Here is an interesting article on the federal law of privilege.
Privileged evidence is not discoverable. Rule 26(b)(1), Fed. R. Civ. P. (limiting discoverable evidence to what is "not privileged"). Evidentiary privileges apply "at all stages of all actions, cases, and proceedings." Fed. R. Evid. 1101(c). "The policy behind extending privilege law to all proceedings is that the values protected by privileges can be destroyed by permitting disclosure of privileged material in any judicial context." WRIGHT & MILLER, FEDERAL PRACTICE & PROCEDURE § 8076. "Neither a subpoena duces tecum, nor any other procedure in a civil action, may be used by a party to obtain privileged documents." Id. at § 2458.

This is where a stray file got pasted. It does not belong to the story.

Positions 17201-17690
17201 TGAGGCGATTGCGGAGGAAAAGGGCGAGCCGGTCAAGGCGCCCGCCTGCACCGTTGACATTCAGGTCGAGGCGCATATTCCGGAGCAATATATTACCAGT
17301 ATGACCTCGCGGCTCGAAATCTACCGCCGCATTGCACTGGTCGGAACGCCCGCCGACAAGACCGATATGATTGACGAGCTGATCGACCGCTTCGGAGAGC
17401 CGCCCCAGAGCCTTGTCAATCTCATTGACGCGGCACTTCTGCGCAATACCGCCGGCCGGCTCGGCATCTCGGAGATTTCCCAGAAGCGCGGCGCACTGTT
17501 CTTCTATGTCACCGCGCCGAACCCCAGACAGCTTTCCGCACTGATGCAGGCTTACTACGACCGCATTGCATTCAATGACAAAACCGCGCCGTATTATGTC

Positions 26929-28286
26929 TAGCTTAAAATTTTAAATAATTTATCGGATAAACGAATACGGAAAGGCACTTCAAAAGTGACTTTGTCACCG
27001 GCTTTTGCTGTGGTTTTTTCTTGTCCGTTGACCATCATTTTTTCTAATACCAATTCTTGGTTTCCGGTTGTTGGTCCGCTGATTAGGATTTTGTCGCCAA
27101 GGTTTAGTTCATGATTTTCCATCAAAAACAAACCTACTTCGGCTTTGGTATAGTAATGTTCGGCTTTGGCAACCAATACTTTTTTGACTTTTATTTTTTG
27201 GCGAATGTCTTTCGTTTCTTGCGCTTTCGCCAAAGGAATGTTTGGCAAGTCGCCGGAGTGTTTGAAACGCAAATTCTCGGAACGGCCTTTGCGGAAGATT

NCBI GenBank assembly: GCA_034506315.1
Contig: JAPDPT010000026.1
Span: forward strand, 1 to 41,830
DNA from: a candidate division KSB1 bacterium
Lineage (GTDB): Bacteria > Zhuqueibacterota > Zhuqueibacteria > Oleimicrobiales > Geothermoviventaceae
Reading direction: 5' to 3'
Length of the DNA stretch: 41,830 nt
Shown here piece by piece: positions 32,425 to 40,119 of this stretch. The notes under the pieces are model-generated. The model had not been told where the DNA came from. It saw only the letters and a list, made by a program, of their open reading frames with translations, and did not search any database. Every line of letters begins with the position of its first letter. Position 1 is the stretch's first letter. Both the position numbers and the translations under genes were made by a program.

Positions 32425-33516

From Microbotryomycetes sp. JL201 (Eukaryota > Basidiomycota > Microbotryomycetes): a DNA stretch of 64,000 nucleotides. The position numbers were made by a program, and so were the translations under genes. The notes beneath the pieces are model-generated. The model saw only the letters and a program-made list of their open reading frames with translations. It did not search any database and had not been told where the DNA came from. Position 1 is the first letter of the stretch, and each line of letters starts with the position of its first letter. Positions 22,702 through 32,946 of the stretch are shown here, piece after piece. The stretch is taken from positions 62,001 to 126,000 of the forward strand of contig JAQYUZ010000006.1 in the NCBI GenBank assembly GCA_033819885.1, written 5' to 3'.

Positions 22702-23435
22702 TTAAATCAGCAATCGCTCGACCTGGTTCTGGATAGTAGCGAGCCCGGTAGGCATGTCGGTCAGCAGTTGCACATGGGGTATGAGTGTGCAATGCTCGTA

The Federal Rules of Evidence determine what is “privileged” under Rule 26(b)(1). See, e.g., Matter of International Horizons, Inc., 689 F.2d 996, 1002 (11th Cir. 1982); Armour Intern. Co. v. Worldwide Cosmetics, Inc., 689 F.2d 134, 135 (7th Cir. 1982). Under Fed. R. Evid. 501, federal law apparently governs privilege except on state law claims.